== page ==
Quantum Computing With AI and Blockchain In 2021: The Future of IT

#artificialintelligence

Quantum computing, AI and blockchain are being explored as drivers for business transformation and intelligent change by leading organizations. Quantum computing has the potential to address the computational needs of modern technological industry development in areas such as drug development and manufacturing, where traditional and supercomputers aren't able to provide the simulations necessary to further enhance and deliver new developments to these industries. Over 60 countries have developed national AI strategies and policies to promote AI development and research and explore risk mitigation using AI. Also, distributed ledger technologies using blockchain are helping to secure data and transactions in areas like finance, government, energy, and transportation. Quantum computing, AI and blockchain naturally coincide, as quantum computing will help bring new levels of computational power and efficiency as data growth and accumulation for industry solutions are on the rise.


Best back to school tech 2021: Remote student gear

ZDNet

Technology makes the shift possible, but challenges abound. A work from home culture, business leaders adopting different policies on returning to the office due to COVID-19, and constantly-changing legislation and advice have left enterprise companies in a spin -- but both parents and students have also felt the impact of the pandemic. For younger students, this has meant parents doing what they can to manage their own workloads, collaborate with teachers, and keep their children entertained and learning in some way. For older students, studying in their bedroom or a home office, rather than being on campus, now seems normal. The imposition of lockdowns came as a shock to everyone last year and while few of us were prepared for communicating with others virtually on a daily basis, until the pandemic wanes, remote learning methods are unlikely to vanish entirely.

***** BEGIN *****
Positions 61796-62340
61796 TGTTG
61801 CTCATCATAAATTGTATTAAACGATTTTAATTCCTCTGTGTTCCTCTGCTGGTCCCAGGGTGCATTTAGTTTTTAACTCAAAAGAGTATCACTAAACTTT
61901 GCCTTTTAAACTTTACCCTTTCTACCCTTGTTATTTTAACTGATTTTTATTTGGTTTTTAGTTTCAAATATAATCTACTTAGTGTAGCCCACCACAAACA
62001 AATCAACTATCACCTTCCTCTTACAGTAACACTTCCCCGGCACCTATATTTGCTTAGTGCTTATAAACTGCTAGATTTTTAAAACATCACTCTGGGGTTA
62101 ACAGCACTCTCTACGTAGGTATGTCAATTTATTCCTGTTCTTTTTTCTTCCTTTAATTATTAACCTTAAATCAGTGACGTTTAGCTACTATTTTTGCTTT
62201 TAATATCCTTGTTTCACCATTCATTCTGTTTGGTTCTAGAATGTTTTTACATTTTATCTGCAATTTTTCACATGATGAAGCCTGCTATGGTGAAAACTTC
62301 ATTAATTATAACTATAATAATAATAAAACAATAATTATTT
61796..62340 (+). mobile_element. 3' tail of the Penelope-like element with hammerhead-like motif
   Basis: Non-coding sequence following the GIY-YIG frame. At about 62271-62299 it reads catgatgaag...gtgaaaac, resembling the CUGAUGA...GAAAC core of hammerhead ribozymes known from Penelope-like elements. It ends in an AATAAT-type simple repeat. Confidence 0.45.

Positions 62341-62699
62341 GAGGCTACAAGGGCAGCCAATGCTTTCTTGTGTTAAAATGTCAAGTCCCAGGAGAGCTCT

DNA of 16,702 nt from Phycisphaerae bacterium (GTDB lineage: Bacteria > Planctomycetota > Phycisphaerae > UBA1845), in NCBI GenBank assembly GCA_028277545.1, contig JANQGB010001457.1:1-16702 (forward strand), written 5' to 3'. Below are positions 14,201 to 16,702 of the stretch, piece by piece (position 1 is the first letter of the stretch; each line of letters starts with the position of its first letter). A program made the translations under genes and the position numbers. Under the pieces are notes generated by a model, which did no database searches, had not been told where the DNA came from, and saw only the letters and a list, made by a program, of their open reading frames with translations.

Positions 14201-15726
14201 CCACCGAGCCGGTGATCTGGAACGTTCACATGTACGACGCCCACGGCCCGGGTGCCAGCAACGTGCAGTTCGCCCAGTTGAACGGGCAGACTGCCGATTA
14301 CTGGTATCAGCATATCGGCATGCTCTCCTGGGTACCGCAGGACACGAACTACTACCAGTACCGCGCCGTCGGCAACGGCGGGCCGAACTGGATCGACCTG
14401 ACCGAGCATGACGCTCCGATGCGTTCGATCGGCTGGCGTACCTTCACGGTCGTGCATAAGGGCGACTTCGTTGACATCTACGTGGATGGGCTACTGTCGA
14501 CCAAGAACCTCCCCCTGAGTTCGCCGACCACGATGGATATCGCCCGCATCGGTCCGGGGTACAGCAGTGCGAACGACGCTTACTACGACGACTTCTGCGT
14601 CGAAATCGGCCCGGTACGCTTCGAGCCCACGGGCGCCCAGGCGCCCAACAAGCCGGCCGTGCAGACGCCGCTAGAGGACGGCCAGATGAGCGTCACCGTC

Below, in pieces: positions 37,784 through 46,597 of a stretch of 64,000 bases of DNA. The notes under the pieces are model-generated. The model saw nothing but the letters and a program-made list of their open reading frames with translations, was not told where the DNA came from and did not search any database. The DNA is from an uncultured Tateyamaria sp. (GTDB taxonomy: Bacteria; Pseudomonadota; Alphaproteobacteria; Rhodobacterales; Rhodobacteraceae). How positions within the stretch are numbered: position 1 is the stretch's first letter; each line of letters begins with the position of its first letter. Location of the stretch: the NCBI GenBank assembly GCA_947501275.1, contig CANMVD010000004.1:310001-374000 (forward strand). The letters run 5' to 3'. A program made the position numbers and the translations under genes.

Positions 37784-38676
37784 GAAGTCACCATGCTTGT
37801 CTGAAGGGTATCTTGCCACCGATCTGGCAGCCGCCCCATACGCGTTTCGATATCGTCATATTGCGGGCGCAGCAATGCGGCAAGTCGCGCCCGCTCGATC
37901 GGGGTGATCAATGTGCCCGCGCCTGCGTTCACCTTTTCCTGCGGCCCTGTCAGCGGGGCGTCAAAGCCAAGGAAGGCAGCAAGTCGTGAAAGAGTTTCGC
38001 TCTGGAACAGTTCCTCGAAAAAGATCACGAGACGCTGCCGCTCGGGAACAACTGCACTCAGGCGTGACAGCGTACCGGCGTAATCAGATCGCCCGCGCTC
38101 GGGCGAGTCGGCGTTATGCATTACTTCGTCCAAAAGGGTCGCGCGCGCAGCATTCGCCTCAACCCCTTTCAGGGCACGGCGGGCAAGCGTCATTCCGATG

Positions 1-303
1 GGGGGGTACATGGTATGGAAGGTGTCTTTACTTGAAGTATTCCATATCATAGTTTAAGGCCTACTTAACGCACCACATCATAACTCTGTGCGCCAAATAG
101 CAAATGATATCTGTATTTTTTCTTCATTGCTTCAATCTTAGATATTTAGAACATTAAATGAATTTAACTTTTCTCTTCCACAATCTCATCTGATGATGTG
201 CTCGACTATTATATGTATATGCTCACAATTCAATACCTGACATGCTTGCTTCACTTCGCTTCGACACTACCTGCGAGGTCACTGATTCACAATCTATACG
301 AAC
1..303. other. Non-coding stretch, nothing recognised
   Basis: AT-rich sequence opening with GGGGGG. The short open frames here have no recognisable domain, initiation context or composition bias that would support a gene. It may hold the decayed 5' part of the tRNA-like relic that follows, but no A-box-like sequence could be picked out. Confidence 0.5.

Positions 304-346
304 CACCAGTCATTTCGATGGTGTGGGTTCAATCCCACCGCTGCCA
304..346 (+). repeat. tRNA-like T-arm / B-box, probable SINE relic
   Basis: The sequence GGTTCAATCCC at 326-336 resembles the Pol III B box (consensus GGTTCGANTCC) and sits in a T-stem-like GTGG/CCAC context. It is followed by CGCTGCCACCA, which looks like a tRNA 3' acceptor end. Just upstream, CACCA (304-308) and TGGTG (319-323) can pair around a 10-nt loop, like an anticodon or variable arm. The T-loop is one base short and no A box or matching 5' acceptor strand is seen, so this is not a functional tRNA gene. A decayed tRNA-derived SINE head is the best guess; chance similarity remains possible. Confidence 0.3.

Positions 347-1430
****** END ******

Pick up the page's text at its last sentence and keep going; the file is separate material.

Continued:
The best processors for laptops 2021: We compare Intel vs. AMD

PCWorld

That was an easy answer just a few years ago, when Intel's product line was far and away the strongest. But with multiple generations of AMD's game-changing Ryzen chips finally giving Intel some real competition, you have more to think about. We're here to help you navigate this wider landscape, but without thousands of words and stacks of charts. We'll start with a quick primer on the strengths and weaknesses of each chip, then we'll discuss how to pick the right one for you. To keep this from getting too overwhelming, we'll stick only to the mainstream CPUs that typically go into three-pound, thin-and-light laptops, rather than get into the high-performance chips that go into thicker and heavier gaming laptops.